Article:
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CAs are pants, so how should we assess MFL at GCSE?

Discussion in 'Modern foreign languages' started by mlapworth, May 4, 2011.

  1. Jonntyboy

    Jonntyboy Occasional commenter

    I can only speak for one of the above, but the groups I teach get grammar grammar grammar and guess what? - they have realised how much it frees them to use the language and how much confidence they are building, so now they ask for more! So the grammar certainly hasn't put them off.
    Dumbing down with moronic topic-led phrases so that everyone could pass exams may have been the socialist way, but it didn't fool the kids - they knew they were being treated like muppets.
     
  2. spsmith45

    spsmith45 New commenter

    Good point, well made, jonntyboy. Not sure either how an oral CA is much less scary than a traditional oral.
     
  3. mlapworth

    mlapworth Occasional commenter

    The oral examiner needs to be someone who hasn't taught or primed the students, in my opinion. I'm not saying they should try to catch them out with difficult questions etc, but that the exam should be a test of what they know and how they respond, rather than a memory test of what they've prepared beforehand.
     
  4. I like the Bavarian model for that: the teacher who has taught the class gives the explanations and asks the questions (which are previously phrased by the ministry and have to be read out), but the real examiner is someone else. For one of my pupils, this went great. Her teacher doesn't like her because she's from another Bundesland (Bavarians tend to think that they are the most intelligent people in Germany...) and has therefore always given her bad marks. Her speaking test was 28/30.....
     
  5. A student from my last school told me that yesterday, during her oral exam, the head of department who was conducting the tests started to mime what she was supposed to say in response to a question...the poor girl deciphered what it was and said "quand je suis vieille, je voudrais habiter...." this bit of cheating doesn't even have the benefit of being correct French either.
    It's got to change.....
     
  6. All very admirable but don't forget we need to encourage pupils to opt for languages. We don't want to alienate pupils. Pupils are all too easily tempted away from us to "softer options".
     
  7. mlapworth

    mlapworth Occasional commenter

    The ebac may help us out with that one...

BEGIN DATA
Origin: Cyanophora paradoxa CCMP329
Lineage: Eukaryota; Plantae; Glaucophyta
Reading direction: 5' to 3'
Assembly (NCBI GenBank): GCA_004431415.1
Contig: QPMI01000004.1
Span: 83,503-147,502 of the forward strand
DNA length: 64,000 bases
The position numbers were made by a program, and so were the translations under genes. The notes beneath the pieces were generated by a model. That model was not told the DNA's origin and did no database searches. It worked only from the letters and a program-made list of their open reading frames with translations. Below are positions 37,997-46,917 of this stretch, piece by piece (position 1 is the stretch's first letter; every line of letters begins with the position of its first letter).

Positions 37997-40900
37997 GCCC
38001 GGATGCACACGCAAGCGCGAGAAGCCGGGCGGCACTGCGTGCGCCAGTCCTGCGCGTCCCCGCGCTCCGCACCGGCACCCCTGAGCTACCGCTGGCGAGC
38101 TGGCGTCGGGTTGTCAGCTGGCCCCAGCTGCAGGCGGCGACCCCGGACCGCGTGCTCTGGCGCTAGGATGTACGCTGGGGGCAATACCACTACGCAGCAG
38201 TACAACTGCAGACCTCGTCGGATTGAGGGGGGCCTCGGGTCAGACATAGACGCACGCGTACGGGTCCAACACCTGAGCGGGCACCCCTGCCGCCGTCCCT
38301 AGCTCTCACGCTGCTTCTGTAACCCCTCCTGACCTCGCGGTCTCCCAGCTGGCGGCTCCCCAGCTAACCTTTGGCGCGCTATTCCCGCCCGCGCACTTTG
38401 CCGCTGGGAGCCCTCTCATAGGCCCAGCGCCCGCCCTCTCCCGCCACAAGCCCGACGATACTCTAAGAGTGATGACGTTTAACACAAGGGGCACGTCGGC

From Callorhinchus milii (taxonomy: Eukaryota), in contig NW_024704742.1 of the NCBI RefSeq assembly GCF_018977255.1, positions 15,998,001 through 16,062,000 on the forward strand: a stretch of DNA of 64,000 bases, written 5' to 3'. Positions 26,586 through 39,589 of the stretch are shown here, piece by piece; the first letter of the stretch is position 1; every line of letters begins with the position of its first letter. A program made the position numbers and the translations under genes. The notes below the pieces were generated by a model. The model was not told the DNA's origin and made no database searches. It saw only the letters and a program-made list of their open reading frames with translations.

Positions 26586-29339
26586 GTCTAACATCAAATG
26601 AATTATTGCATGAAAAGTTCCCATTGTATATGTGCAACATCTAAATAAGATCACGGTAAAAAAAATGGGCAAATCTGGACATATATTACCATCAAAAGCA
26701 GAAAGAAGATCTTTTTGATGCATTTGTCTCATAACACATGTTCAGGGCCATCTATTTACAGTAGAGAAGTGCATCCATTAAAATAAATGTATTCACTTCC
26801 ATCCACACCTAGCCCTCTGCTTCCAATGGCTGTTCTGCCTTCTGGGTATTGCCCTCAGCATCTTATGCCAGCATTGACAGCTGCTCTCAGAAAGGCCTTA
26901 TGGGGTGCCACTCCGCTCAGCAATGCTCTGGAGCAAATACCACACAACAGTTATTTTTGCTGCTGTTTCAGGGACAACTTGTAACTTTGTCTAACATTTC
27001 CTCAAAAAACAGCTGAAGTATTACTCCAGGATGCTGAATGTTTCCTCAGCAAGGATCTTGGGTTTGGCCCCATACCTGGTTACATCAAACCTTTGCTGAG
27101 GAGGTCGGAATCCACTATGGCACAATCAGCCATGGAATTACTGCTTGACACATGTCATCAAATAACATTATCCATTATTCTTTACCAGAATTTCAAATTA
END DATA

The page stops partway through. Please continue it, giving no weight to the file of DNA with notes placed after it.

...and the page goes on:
8. mlapworth

    mlapworth Occasional commenter

  9. Incommunicado

    Incommunicado Occasional commenter

    A good piece by Steve Smith on the whole. I can't agree, though, with his wish for "avoiding English as far as possible at Higher Tier."
    We have only just escaped from the pointless, anxiety-producing target language rubrics; also, the idea of "avoiding English as far as possible at Higher Tier" could see a move back from 'questions/answers in English' to target-language testing. Assuming that the purpose of a Listening exam is to test comprehension, it is doubtful that target-language testing does this. Candidates can piece together an answer in the TL that is correct, but does not guarantee that they have understood the French heard or their answer given.
    'Questions/answers in English' is a simple, effective and reliable means of testing comprehension.
     
  10. Incommunicado

    Incommunicado Occasional commenter

    Sorry ..... Post 89 refers to the Listening Exam.
     
  11. mlapworth

    mlapworth Occasional commenter

    I agree with you, John.
    The trouble with TL questions is that they end up trying to avoid the language used in the audio itself, or if they do use it, it's used as a trap. Questioning in English avoids this.
    For higher levels why not use more open ended questions and summaries / listing the main points. eg. What does he say? What's it about? What does she say about X?
     
  12. Because that tests mediation skills, not listening skills. That is a problem of using English in the first place. If pupils were used to questions in the TL, there wouldn't be any problem, I think.
     
  13. mlapworth

    mlapworth Occasional commenter

    Sorry, I don't get that. It's the way that TL questions are set up that is the problem. Too many tricks and red herrings.
    What could be simpler than this?
    a) listen to something
    b) answer question "What does the man say about X?" (3 points)
    It tests listening skills completely. If you don't understand you can't guess a correct answer.
     
  14. But what if you understand, but can't translate quickly enough into English? Then you don't get the points, although you know perfectly well what's going on. I find it way easier, for example, to summarise something in English that somebody has told me in English than summarising it in German.You are actually testing more than one skill if you ask questions in English, so your test is no longer valid. And why would a pupil have problems understanding: Qu'est ce que l'homme dit sur X? The questions have to be phrased in quite an easy way, of course. This one is a good example: http://www.isb.bayern.de/isb/download.aspx?DownloadFileID=926737a801be33bfa12b42919501fb0f
    It's an A-Level English listening specimen paper. And that's a GCSE one: http://www.isb.bayern.de/isb/download.aspx?DownloadFileID=4bfd3ac274e6dfe7bed94188c31378d5 Spelling mistakes in answers only count as mistakes if the mistake changes the sense of the word.
     
  15. mlapworth

    mlapworth Occasional commenter